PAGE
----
A special issue of Peace Science Digest bridges academic theory and day-to-day practice in the field of foreign affairs—and centers issues of women, peace and security.
The “Gender and Conflict” issue breaks down five key areas of theory alongside case studies that guide those in the foreign affairs field toward praxis. At the core of their venture is the notion that gender is not an issue that can be pushed aside and ignored while the violence of conflict is addressed—instead, gender must be seen as integral and central to the solutions and rebuilding processes before, during and after conflict. Within its pages is a conversation that goes beyond urging more inclusion, and into the nitty-gritty aspects of applying data- and mission-driven models of diversity and inclusivity that unravel patriarchy and build peace.
The Digest‘s opening article exposes the links between both masculinity and militarism and gender and conflict. “We cannot think of security without thinking about the militarist logics that are deeply embedded in it,” its authors write. “That militarism in everyday life is ‘justified by reference to security’—and the reliance of both on gender hierarchies and gendered myths/images.”
A later piece unpacks idea of women’s imperative involvement in peacebuilding, calling attention to the importance of championing women’s roles in peace and security matters without relying on normative models of gender or straying toward fetishization and tokenization. “Women often emphasized this role, drawing on both local norms—like their ‘maternal responsibility,’ tied to their Catholic faith through the image of Mary, that entailed an ‘obligation to protect Bougainville and its people’—and global norms enshrined in UNSCR 1325 to buttress their participation in peace work,” its author declares. “Peacebuilding became a way to re-energize traditional forms of matrilineal authority that had been degraded over the course of the armed conflict, and women peacebuilders also drew on their common identity as women to bridge political differences across Bougainville.”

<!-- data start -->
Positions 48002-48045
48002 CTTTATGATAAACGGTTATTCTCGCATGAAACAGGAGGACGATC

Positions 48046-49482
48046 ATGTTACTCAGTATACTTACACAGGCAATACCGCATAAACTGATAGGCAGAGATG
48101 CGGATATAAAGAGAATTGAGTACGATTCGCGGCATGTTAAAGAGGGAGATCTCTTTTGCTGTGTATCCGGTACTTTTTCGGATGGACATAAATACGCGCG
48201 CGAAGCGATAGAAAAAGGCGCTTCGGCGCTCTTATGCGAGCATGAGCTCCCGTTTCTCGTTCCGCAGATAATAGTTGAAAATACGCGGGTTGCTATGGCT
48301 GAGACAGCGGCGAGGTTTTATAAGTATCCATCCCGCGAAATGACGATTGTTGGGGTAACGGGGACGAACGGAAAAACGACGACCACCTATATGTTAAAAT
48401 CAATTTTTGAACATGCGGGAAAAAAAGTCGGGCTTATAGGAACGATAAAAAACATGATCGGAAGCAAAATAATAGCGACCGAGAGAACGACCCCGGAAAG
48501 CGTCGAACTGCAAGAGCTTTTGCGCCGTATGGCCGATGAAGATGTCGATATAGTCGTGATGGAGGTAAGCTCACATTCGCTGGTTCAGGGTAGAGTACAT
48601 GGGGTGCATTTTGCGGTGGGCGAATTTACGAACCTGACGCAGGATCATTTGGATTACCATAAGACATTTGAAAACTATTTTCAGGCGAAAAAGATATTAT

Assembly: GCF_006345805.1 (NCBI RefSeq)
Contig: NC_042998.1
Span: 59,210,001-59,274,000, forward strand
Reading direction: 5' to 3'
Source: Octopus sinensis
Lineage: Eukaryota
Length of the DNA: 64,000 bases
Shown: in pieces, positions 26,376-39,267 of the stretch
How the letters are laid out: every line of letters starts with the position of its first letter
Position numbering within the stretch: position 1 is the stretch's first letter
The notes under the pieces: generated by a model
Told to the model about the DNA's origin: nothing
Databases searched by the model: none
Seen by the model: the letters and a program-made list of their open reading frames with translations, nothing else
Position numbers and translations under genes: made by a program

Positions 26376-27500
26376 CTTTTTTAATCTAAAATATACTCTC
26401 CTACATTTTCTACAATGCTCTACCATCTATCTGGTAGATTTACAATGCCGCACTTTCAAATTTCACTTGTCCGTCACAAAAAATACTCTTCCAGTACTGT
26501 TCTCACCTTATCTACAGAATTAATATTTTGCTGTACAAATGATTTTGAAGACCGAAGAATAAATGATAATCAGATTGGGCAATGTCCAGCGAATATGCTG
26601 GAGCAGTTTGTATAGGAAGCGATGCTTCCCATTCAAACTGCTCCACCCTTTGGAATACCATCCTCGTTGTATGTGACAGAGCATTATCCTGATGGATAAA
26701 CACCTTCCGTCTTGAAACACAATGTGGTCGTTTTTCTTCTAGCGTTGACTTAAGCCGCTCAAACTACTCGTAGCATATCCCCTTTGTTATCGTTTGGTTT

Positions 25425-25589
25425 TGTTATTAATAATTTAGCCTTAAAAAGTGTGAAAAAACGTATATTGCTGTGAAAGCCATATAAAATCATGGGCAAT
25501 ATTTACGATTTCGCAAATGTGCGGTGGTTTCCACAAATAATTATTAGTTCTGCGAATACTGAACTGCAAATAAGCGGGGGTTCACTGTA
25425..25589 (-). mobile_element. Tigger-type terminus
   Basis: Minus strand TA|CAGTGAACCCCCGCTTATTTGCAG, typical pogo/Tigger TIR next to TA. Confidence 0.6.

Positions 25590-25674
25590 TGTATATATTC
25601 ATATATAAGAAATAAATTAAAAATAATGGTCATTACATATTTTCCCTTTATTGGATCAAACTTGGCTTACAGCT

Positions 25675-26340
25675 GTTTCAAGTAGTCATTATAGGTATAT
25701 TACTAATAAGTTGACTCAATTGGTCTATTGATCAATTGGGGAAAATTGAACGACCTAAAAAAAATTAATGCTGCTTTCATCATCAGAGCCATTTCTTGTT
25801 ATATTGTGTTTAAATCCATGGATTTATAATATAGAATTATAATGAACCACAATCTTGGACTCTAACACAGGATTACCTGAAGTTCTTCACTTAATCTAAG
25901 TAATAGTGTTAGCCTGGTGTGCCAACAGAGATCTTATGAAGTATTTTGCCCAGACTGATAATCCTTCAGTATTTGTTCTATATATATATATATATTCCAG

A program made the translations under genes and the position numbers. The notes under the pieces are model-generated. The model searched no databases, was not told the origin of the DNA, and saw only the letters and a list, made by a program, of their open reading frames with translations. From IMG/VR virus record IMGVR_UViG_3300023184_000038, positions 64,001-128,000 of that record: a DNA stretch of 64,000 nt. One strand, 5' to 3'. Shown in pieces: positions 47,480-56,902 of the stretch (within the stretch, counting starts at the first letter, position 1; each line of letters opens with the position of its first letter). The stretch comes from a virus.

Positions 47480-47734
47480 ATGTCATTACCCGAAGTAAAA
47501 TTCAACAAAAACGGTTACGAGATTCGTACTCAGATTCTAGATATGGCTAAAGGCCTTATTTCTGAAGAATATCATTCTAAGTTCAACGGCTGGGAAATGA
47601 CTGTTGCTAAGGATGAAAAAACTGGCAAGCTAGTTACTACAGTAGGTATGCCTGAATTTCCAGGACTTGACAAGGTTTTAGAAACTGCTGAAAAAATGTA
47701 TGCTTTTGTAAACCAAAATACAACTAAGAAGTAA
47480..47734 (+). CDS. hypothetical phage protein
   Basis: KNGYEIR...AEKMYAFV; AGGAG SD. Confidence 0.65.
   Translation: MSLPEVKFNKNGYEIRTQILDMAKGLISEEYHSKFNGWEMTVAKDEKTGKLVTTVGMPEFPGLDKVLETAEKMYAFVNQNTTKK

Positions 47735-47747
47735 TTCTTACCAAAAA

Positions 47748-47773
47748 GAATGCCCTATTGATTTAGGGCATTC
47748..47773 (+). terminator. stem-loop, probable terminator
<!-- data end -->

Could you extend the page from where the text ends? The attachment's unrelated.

Women’s participation has been proven to lead to more sustainable peace agreements and better social outcomes in conflict resolution, but women around the world still lack seats at the peace-making table. The disconnect between data and practice in this instance arises, in part, from the fact that academics have conceptions of field work that are limited—and that though theories about women peace and security can be groundbreaking and thought-provoking, they do little to change the lives of women in conflict unless there is a practical application for them on the ground.
“Every peace and security challenge must be considered through a gender lens,” Ellen Freidman, Executive Director of The Compton Foundation, told Ms. “When policymakers, academics and activists alike are ‘gender blind,’ they ignore one of the best leverage points for conflict prevention and resolution and miss the chance to work toward a more fundamental transformation that can result in greater equity and sustainable peace.”
Enter the Peace Science Digest’s special issue. Confronting the chasm between academia and field work is a pivotal part of expanding conversation and action in the trenches around women’s leadership in issues of peace and security—and improving outcomes for communities on the ground relying on peace-makers to do good work. That gap closes through a better theoretical understanding of the social functions and outcomes of gender and new models for moving from theory to practice.
Rosalind Jones is a writer and global feminist thinker with a focus on international women’s liberation. Her goal is to use her writing and language skills to elevate the voices of gender equality advocates in all corners of the world. She is an Occidental College graduate with a degree Diplomacy and World Affairs and a contributor to Ms.
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